Metaverse: A chance to build a better world

Academic Pei Sai Fan says that one should dream big with the metaverse and not only see it as a new avenue of making money. By creating a new virtual universe from scratch, we can make good use of the blockchain-based metaverse to promote an equitable, more transparent and more inclusive rules-based international digital currency and financial system and enhance the global governance system to deal with issues facing all countries. This would require a global approach and China is well placed technologically to actively participate and lead the effort with like-minded nations in creating such a metaverse. It would be a pity if countries squandered such an opportunity to truly build a better world for all mankind.
China's official app for digital yuan is seen on a mobile phone next to 100 RMB banknotes in this illustration picture taken on 16 October 2020. (Florence Lo/Illustration/File Photo/Reuters)

China’s central bank digital currency has huge potential, but be careful of overregulation

Central bank digital currencies (CBDCs) can potentially optimise and vastly improve the central bank’s monetary policy transmission with preset conditions to incorporate forward-looking and counter-cyclical features. This means that central banks can accurately control the amount, direction and intensity of liquidity or money supply flowing to the desired industries, thereby allowing industries to achieve an optimal level of production and reduce the risk of inflation or deflation. Earlier this year, China tracked and paid wages to builders in Xiong’an using its digital RMB, e-CNY. Is this a harbinger of things to come?
A Chinese Yuan banknote is seen in front of displayed stock graph in this illustration taken on 7 May 2021. (Dado Ruvic/Reuters)

Will e-CNY spur the internationalisation of the RMB?

Academic Pei Sai Fan notes that China’s active promotion of the e-CNY has been closely linked to its ambitions of turning the RMB into a global trade and reserve currency. He says that the internationalisation of the RMB cannot be rushed. The more important thing for China to do now is to work on building its capabilities for crisis and risk management as well as gaining international support.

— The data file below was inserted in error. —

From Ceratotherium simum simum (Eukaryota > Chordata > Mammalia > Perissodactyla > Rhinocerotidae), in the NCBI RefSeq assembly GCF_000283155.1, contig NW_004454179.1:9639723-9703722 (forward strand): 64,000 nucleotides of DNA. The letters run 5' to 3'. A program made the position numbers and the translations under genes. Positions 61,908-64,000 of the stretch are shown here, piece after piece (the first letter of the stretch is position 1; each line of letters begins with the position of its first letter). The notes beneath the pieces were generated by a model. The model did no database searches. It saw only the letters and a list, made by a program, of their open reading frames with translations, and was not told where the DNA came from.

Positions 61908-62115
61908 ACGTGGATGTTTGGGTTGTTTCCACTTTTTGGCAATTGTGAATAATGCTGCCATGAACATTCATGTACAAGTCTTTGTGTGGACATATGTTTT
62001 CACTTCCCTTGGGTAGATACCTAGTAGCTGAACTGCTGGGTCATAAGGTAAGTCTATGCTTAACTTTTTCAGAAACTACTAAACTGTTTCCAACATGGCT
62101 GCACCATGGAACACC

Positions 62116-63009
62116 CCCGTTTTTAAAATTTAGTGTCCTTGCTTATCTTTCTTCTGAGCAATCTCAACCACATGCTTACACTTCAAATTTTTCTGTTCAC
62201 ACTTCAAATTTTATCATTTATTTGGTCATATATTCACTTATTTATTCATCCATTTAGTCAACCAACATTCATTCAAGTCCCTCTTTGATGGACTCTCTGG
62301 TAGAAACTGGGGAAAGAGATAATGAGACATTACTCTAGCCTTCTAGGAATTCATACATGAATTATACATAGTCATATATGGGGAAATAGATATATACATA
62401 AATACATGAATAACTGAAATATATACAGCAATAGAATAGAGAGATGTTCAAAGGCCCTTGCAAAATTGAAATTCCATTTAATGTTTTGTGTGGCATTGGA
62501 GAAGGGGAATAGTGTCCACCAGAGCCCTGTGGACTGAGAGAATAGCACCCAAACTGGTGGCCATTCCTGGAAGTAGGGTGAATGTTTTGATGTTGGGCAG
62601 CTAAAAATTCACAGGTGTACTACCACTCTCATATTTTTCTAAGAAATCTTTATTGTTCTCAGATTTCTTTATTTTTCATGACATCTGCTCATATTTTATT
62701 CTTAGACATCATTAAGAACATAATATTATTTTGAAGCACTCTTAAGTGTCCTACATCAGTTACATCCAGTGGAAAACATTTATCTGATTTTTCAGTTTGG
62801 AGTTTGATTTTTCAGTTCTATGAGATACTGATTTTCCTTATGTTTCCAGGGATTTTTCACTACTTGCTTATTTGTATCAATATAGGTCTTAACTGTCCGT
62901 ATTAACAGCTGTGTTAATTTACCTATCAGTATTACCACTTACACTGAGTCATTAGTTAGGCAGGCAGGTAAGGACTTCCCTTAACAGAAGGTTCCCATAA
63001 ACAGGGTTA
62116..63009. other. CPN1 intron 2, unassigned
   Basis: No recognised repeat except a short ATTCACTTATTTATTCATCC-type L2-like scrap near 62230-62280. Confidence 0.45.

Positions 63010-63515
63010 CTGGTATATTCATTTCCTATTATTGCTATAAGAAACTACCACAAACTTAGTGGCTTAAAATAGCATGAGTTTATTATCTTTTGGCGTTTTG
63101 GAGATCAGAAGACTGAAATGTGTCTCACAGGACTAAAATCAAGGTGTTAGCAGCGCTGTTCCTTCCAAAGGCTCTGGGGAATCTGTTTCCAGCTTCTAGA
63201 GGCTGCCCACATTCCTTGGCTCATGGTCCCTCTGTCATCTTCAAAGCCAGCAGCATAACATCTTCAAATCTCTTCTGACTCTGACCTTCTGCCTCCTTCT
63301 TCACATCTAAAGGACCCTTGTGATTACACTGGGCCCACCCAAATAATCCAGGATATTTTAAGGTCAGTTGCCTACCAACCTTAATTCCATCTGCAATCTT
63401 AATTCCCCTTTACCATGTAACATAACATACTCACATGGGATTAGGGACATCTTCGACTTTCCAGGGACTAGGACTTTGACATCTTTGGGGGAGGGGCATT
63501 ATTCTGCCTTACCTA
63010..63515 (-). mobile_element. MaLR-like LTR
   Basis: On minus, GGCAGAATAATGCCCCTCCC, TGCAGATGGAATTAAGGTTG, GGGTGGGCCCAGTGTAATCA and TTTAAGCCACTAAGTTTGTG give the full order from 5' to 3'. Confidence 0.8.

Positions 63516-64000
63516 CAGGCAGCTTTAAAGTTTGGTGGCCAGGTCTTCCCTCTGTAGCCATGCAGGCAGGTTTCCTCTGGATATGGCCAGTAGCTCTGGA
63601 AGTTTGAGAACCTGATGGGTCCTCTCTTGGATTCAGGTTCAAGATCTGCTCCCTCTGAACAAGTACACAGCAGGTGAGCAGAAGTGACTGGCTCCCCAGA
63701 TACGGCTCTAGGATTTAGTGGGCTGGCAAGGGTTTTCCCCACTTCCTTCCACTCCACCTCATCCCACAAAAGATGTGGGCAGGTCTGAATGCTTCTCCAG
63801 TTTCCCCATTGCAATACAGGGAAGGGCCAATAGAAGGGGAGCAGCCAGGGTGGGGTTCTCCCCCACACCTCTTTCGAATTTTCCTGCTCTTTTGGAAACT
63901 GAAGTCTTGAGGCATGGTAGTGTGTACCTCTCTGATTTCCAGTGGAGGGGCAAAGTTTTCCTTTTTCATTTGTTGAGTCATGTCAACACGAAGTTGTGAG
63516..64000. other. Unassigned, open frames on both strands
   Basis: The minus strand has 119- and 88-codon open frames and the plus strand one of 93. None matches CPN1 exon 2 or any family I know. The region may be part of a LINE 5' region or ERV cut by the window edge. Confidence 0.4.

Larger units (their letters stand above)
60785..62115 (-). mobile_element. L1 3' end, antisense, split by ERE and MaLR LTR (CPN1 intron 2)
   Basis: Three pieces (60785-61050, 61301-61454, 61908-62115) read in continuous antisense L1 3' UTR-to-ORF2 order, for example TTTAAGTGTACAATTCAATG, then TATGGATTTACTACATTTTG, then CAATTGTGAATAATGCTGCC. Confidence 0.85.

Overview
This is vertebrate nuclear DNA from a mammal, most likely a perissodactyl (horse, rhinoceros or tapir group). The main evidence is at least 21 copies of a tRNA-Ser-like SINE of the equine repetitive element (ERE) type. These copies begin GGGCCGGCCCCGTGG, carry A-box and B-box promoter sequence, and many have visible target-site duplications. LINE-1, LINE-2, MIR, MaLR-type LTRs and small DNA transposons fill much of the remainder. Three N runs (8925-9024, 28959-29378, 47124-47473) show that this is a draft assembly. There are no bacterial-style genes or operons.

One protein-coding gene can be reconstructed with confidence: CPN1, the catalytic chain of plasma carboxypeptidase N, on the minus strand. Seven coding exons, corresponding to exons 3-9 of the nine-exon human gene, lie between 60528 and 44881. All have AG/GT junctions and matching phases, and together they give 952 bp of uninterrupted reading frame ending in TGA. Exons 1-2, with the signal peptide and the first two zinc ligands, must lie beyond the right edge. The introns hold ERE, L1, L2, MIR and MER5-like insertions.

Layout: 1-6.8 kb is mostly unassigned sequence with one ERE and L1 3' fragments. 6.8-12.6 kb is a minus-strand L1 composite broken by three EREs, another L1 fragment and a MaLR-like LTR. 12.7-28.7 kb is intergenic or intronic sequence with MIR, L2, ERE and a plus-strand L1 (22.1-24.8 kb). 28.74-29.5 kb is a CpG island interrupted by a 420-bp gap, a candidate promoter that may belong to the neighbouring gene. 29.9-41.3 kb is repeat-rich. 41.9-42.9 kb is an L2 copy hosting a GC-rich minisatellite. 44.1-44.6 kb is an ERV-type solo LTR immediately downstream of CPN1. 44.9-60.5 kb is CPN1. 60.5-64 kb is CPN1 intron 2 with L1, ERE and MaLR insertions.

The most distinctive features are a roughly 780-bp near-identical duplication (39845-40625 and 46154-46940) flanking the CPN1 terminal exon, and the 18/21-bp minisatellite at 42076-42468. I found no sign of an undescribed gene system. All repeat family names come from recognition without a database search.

This file photo taken on 27 October 2020 shows a woman walking past an Alipay advertising billboard in a subway in Beijing. (Greg Baker/AFP)

Building an integrated digital economy: How Asia can continue to thrive in the post-pandemic era

With the pandemic showing little signs of slowing and as countries around the world shift away from the traditional economy, academic Pei Sai Fan notes that this is an opportune time for Asia to boost its digital economic sector. Namely, there will be the opportunity to consider building a more integrated Asian digital economy and to promote Asian digital trade and a common digital currency.
Signage for the digital yuan, also referred to as E-CNY, at a self check-out counter inside a supermarket in Shenzhen, China, on 20 November 2020. (Yan Cong/Bloomberg)

Token economics: How Singapore can boost synergy with China in building digital economies

Academics Pei Sai Fan, David Lee and Yan Li say that an understanding of other countries’ technological culture and policies is crucial in advancing digital economic cooperation. For instance, in the main, Singapore and China are able to mutually respect the differences in their blockchain and token policies, and focus on the complementarity of their approaches. Together, they can deepen their collaboration on central bank digital currencies and other projects, and lead the way regionally and globally in building digital economies of the future.